British PM Johnson wins historic election, hails ‘new dawn’ of end to Brexit deadlock

LONDON: British Prime Minister Boris Johnson on Friday secured a thumping victory in the UK’s most dramatic General Election in decades, ending months of political uncertainty and setting the country on course to leave the European Union in the New Year.

Addressing a victory rally in London as a 363-plus haul of seats confirmed the Conservatives’ most emphatic majority since the 1980s under Margaret Thatcher, Johnson hailed a “new dawn” which “unarguably” broke the Brexit deadlock and vowed not to let down the “sacred trust” placed in him by the voters.

“We did it, we pulled it off didn’t we? We broke the deadlock, we ended the gridlock, we smashed the roadblock,” said the 55-year-old Tory leader, who was accompanied by his girlfriend Carrie Symonds and their pet dog Dilyn as the results poured in.

“With this election I think we’ve put an end to all those miserable threats of a second referendum,” he said, as he got the crowd to repeat “Get Brexit Done” numerous times during an energetic victory speech.

Johnson will soon have an audience with Queen Elizabeth II at Buckingham Palace, which will mark the formal start of his new government.

Earlier, he had won his own seat in London’s Uxbridge and South Ruislip, where he hailed the projected win for his party as a “powerful new mandate” to move forward with his deal to leave the 28-member economic bloc.

“It does look as though this One Nation Conservative government has been given a powerful new mandate to get Brexit done – and not just to get Brexit done but to unite this country and to take it forward,” he said.

Johnson said that the election would give him the “chance to respect the democratic will of the British people, to change this country for the better and to unleash the potential of the entire people of this country”.

The Opposition Labour was down to just 203 seats in the 650-member House of Commons, a disastrous performance for the party in decades which resulted in leader Jeremy Corbyn announcing that he would be stepping down.

“It has been a very disappointing night for Labour… I will not lead the party in any future General Election campaign,” said 70-year-old Corbyn as he won his own seat in London’s Islington North constituency.

It marked a crushing defeat, which is almost entirely being blamed on Corbyn’s leadership and his failure to take a clear stance on Brexit as well as counter growing allegations of anti-semitism within the party ranks.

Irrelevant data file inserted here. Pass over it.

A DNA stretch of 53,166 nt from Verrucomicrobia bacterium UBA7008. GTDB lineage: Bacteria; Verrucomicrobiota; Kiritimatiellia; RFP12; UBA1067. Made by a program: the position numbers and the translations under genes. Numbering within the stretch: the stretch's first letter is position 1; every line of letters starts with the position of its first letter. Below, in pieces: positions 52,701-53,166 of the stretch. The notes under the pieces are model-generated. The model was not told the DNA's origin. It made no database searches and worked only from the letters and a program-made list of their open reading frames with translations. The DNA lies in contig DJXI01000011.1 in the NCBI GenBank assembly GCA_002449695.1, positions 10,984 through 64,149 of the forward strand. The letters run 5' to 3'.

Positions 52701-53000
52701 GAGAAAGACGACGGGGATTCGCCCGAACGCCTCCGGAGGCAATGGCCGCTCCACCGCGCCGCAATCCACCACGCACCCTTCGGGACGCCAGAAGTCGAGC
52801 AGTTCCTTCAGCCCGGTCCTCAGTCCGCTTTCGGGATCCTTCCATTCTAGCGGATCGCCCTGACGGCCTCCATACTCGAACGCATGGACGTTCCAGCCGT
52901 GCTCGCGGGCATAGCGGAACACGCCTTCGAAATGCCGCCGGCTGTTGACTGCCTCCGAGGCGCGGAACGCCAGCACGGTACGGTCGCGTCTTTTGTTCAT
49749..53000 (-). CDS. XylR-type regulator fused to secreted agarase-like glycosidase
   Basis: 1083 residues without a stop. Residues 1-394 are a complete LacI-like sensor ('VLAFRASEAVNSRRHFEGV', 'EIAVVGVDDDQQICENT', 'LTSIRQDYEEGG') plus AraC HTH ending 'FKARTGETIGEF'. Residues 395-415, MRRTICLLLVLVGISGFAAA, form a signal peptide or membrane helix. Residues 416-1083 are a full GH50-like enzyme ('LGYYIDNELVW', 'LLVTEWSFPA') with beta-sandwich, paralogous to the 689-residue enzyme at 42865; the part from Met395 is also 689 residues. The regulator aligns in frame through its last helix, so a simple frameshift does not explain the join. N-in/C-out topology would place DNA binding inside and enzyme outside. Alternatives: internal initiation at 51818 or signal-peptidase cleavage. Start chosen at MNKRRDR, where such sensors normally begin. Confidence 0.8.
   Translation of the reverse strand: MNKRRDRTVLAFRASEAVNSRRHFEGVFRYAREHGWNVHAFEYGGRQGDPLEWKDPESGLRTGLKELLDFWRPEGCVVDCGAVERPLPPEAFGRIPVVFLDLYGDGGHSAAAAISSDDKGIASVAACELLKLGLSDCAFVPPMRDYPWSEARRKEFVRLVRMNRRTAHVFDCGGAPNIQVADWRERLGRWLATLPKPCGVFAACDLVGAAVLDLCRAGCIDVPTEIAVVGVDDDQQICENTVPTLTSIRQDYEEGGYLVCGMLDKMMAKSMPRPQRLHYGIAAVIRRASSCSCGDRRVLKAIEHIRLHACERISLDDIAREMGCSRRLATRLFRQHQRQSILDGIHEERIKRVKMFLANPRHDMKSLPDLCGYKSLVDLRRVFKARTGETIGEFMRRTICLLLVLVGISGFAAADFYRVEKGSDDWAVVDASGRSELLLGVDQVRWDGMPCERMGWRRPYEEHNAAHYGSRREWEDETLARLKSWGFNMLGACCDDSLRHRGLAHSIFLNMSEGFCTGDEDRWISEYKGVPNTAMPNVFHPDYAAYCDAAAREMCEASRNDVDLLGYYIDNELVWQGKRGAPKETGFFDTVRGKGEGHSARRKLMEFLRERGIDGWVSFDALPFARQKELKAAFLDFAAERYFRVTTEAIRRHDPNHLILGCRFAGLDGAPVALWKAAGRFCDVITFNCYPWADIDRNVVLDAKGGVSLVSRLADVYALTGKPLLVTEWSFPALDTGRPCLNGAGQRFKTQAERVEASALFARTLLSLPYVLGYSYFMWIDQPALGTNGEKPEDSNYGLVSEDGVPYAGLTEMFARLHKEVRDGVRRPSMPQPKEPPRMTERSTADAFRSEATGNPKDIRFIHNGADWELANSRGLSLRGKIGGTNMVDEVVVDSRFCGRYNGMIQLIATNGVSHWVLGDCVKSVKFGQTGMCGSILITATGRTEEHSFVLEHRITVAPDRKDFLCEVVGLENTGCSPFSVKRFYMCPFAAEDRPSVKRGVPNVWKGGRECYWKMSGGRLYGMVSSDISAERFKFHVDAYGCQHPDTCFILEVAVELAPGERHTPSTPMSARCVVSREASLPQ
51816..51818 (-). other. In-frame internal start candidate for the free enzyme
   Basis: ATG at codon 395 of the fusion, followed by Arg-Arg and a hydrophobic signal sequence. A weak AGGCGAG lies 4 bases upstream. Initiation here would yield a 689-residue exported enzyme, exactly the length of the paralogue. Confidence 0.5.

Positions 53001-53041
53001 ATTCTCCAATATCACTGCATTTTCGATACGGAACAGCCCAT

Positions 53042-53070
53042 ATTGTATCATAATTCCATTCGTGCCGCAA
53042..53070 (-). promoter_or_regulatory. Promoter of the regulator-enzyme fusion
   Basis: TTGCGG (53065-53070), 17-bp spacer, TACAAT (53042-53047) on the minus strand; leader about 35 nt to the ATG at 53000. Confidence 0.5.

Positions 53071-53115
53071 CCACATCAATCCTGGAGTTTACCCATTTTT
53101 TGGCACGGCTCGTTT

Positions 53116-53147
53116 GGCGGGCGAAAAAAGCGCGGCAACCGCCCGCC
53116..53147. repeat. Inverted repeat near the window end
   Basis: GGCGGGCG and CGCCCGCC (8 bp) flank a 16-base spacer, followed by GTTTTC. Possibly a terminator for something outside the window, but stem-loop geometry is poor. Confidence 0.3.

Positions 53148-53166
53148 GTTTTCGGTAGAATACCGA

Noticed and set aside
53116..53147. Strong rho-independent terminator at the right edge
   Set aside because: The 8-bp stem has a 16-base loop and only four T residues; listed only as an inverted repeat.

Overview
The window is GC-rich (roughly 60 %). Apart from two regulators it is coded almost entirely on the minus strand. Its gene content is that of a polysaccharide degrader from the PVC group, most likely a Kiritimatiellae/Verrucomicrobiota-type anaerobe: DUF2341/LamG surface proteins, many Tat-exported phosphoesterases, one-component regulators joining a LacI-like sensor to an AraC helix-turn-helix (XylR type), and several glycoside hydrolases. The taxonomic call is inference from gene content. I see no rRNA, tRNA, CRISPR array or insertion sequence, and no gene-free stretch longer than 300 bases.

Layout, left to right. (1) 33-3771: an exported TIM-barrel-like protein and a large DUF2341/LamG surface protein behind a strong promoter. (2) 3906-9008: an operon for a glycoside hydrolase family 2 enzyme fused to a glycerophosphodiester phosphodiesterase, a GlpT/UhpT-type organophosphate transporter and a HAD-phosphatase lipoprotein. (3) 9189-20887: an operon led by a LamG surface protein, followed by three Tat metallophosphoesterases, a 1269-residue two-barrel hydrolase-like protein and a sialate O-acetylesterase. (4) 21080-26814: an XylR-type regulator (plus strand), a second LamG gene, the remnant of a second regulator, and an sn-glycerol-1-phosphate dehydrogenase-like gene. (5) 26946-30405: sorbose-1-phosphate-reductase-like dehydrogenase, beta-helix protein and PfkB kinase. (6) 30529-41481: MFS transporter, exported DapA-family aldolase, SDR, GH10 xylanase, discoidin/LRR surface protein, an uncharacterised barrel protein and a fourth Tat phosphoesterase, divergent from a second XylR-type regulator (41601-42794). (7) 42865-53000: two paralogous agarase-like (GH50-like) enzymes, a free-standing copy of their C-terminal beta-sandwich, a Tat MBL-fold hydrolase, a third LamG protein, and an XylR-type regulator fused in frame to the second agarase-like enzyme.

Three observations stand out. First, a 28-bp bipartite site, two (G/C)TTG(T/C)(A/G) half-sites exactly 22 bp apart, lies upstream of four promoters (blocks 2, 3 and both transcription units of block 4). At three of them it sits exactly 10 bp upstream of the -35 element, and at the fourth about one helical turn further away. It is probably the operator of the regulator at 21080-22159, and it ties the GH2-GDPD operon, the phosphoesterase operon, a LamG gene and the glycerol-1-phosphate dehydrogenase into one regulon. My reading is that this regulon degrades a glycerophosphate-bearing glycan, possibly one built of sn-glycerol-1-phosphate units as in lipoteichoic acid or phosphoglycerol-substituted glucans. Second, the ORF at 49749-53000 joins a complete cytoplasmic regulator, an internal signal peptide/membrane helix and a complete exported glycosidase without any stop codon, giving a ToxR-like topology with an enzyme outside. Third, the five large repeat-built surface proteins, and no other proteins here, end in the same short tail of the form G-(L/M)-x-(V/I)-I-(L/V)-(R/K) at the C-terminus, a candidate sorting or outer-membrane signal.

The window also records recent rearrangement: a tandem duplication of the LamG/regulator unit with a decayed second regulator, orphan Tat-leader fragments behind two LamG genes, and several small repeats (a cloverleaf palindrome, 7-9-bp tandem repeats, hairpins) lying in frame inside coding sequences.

A perceived anti-India stance since the party passed an emergency motion calling for international intervention in Kashmir is also likely to have swayed some of its traditional connect with Indian diaspora voters.

The Conservatives have taken a string of former Labour strongholds, with Labour having lost seats in the north of England, Midlands and Wales in areas that voted to leave the EU in the 2016 referendum.

The first sign of what the results held in store came with a definitive exit poll released at the close of voting at 2200 GMT on Thursday, which predicted the Johnson-led Conservative Party winning 368 seats, with the Labour Party way down at 191 in a predominantly Tory blue versus Labour red contest.

“This has been a hard-fought election in a very cold time of the year because we needed a functioning Conservative majority,” said Priti Patel, the senior-most Indian-origin minister in Johnson’s last Cabinet, in response to the exit poll.

“We are committed to deliver on priorities and getting Brexit done is a priority. The deal is there, we want to move forward,” she said.

Labour, which headed for its worst performances since 1935 as the so-called “red wall” of the party’s heartlands towards the north of England suffered significant knockdowns, conceded that voters seemed to have voted strongly on the basis of Brexit.

The snap election had been called by Johnson in a bid to win a majority for his Conservative Party and break the Commons deadlock over Brexit. It resulted in the UK’s first December General Election in nearly a century and saw voters brave a cold and blustery winter’s day to queue outside polling stations to cast their vote in what had been pegged as the most important election “in a generation”.

This also marked the UK’s third General Election in less than five years and the second since the UK voted to leave the EU in the June 2016 referendum. Johnson, who had taken over from Theresa May earlier this year with a pledge to meet the October 31 Brexit deadline, was constantly frustrated with a lack of majority in the Commons. During the course of the campaign, he focused relentlessly on the “Get Brexit Done” message, promising to take the UK out of the EU by the new 31 January 2020 deadline if he was handed the mandate from the electorate.

In contrast, his main rival for No 10 Downing Street, Labour leader Corbyn, had promised voters another referendum with a choice between a renegotiated Brexit deal and remaining in the economic bloc. But the party primarily campaigned on a promise to end Tory budget cuts by increasing spending on public services and the state-funded National Health Service (NHS), a strategy which it would seem failed to make a dent in the polls. (AGENCIES)